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Dirty Work (play)

From Wikipedia, the free encyclopedia

Aldwych Theatre in 2006
Aldwych Theatre in 2006

Dirty Work is a farce by Ben Travers. It was one of the series of twelve Aldwych farces that ran in uninterrupted succession at the Aldwych Theatre in London from 1923 to 1933. The play depicts the maladroit but ultimately successful efforts of a shop-walker to outwit a gang of jewel thieves.

The piece opened on 7 March 1932 and ran for 193 performances until 26 August.[1] A film adaptation of the play was made in 1934.

Background

The actor-manager Tom Walls had produced, directed and co-starred in nine farces at the Aldwych since 1923. By the early 1930s his interest was moving from theatre to cinema, and though he produced the new work he did not appear in it. Ben Travers, who had written all but two of the previous farces, made no attempt to write a Walls-type role for another actor to play.[2] Ralph Lynn, who had co-starred with Walls in the previous farces, became the sole star.[3] Many members of the familiar company remained: Lynn, in his customary "silly ass" role, Robertson Hare, as a figure of put-upon respectability; Mary Brough as a good-hearted battle-axe; Ethel Coleridge as the voice of middle-class primness; and the saturnine Gordon James.[4] Walls was missed by the critics and the public;[2] the play was the first of the series to run for fewer than 250 performances.[5]

Original cast

Synopsis

James Milligan, a senior employee in a Bond Street jewellers, comes under suspicion when an item goes missing. The house detective is an accomplice of a gang of jewel thieves, and plants a stolen jewel on Milligan. A junior employee, Evie Wynne, who admires Milligan, knows him to be innocent. With the aid of the formidable housekeeper, Mrs Bugle, the grim night-watchman, Toome, and the solemn head assistant, Clement Peck, they stage a fake burglary of the shop, adopting disguises. Peck's disguise requires him to shave off his cherished moustache, to his indignation. By dropping a discreet word to a suave customer who is correctly suspected of being part of the gang, the conspirators lure the real thieves into intruding into the premises during the supposed burglary. The thieves are rounded up, and Evie and Milligan pair off.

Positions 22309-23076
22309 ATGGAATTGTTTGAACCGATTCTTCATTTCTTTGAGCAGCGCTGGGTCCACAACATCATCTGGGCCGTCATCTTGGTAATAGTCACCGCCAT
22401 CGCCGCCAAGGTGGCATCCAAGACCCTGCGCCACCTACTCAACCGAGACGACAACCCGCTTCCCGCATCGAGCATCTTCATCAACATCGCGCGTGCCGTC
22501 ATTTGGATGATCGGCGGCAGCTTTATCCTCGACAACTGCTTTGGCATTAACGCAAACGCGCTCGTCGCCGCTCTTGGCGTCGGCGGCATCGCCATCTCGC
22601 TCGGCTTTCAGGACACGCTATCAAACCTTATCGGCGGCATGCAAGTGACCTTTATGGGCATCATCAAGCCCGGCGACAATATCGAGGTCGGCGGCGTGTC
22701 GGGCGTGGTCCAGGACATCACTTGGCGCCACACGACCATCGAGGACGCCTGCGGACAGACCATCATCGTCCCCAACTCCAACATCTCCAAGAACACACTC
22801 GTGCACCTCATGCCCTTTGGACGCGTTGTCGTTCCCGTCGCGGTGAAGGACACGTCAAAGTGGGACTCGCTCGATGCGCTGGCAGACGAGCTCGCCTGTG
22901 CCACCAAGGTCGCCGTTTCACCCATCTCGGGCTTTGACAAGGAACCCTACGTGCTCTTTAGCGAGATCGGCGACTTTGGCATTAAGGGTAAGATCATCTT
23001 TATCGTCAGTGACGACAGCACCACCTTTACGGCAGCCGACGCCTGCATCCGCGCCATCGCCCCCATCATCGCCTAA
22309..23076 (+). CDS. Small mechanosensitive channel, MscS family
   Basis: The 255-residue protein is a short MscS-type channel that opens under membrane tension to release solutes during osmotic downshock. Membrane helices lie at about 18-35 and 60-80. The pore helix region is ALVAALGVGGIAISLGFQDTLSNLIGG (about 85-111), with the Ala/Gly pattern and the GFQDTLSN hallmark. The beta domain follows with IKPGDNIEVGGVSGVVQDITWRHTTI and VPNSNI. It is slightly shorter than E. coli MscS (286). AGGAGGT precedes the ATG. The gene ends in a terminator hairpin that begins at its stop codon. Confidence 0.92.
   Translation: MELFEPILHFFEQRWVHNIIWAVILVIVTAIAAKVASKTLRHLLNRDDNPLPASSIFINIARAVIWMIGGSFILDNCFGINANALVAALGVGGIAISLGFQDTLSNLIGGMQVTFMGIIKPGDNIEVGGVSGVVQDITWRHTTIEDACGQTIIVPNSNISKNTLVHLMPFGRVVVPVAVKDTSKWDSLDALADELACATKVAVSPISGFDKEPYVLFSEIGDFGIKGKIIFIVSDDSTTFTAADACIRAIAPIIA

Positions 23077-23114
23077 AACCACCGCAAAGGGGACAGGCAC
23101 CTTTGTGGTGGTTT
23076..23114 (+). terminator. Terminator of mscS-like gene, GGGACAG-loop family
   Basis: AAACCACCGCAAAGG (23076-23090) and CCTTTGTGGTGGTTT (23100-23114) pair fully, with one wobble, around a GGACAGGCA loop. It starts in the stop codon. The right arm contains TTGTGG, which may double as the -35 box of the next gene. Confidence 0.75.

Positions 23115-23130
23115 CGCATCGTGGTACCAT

Critical reception

The Daily Mirror commented, "There have been Aldwych farces with a better plot and more cumulative farcical interest, but in this one Ben Travers, the perennial author, shows that he still has the ability to get a laugh in almost every line."[6] The Times found "the smooth impulse of Mr Tom Walls is sadly lacking", but considered the play "in general, and with intervals, a pleasant absurdity".[3] The Manchester Guardian thought the play not quite on a par with earlier Aldwych farces, specifically Rookery Nook or Thark, but granted it "a worthy place in the sequence". The paper praised Travers for lifting English farce "well out of the rut of French night clubs and hotel corridors".[7] The Observer thought the play "a quieter instalment of the Aldwych serial than usual [but] nevertheless one of the best. It has more purposeful restraint than some, and lays its preposterous mines more cunningly in the fairway."[8]

Adaptations

The play was made into a film in 1934, under the same title. Tom Walls directed; Lynn, Hare, James and Margaretta Scott reprised their stage roles. The role of Mrs Bugle was written out; Mary Brough had been taken fatally ill at Easter 1934.[9]

Notes

  1. ^ "Aldwych Theatre", The Times, 8 March 1932, p. 12; and "The Theatres", The Times, 1 September 1932, p. 8
  2. ^ a b "The Playhouses", The Illustrated London News, 19 March 1932, p. 456
  3. ^ a b "Aldwych Theatre", The Times, 8 March 1932, p. 12
  4. ^ Trussler, p. 278
  5. ^ "Theatres", The Times, 6 January 1939, p. 10
  6. ^ Humorous Crook – Mock Burglary and Plenty of Laughs in Aldwych Farce", The Daily Mirror, 8 March 1932, p. 2
  7. ^ "Prince's Theatre – An Aldwych Farce", The Manchester Guardian, 1 March 1932, p. 11
  8. ^ "Aldwych – Dirty Work", The Observer, 13 March 1932, p. 17
  9. ^ Obituary – Miss Mary Brough, a versatile comic actress", The Times, 1 October 1934, p. 17

References

  • Trussler, Simon (2000). The Cambridge Illustrated History of British Theatre. Cambridge: Cambridge University Press. ISBN 0521794307.
This page was last edited on 13 October 2019, at 20:28
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